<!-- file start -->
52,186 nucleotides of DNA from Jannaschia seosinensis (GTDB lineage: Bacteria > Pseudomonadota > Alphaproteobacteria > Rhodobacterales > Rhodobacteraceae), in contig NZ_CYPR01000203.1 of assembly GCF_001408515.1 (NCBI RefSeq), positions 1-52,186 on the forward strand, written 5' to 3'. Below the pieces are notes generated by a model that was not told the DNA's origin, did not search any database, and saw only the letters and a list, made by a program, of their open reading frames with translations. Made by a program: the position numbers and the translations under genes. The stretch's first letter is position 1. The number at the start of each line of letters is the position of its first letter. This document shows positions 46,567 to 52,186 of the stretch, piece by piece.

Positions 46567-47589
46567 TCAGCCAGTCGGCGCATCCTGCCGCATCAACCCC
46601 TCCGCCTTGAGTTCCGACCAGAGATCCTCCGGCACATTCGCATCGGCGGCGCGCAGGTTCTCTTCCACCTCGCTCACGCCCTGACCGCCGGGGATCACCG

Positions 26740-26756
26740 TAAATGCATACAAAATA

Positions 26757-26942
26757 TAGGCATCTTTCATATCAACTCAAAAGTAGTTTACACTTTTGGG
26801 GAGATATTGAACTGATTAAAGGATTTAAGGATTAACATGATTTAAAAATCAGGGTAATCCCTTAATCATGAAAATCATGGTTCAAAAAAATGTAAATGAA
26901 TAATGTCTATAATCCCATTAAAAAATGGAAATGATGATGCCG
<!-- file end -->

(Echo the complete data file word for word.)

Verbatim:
52,186 nucleotides of DNA from Jannaschia seosinensis (GTDB lineage: Bacteria > Pseudomonadota > Alphaproteobacteria > Rhodobacterales > Rhodobacteraceae), in contig NZ_CYPR01000203.1 of assembly GCF_001408515.1 (NCBI RefSeq), positions 1-52,186 on the forward strand, written 5' to 3'. Below the pieces are notes generated by a model that was not told the DNA's origin, did not search any database, and saw only the letters and a list, made by a program, of their open reading frames with translations. Made by a program: the position numbers and the translations under genes. The stretch's first letter is position 1. The number at the start of each line of letters is the position of its first letter. This document shows positions 46,567 to 52,186 of the stretch, piece by piece.

Positions 46567-47589
46567 TCAGCCAGTCGGCGCATCCTGCCGCATCAACCCC
46601 TCCGCCTTGAGTTCCGACCAGAGATCCTCCGGCACATTCGCATCGGCGGCGCGCAGGTTCTCTTCCACCTCGCTCACGCCCTGACCGCCGGGGATCACCG

Positions 26740-26756
26740 TAAATGCATACAAAATA

Positions 26757-26942
26757 TAGGCATCTTTCATATCAACTCAAAAGTAGTTTACACTTTTGGG
26801 GAGATATTGAACTGATTAAAGGATTTAAGGATTAACATGATTTAAAAATCAGGGTAATCCCTTAATCATGAAAATCATGGTTCAAAAAAATGTAAATGAA
26901 TAATGTCTATAATCCCATTAAAAAATGGAAATGATGATGCCG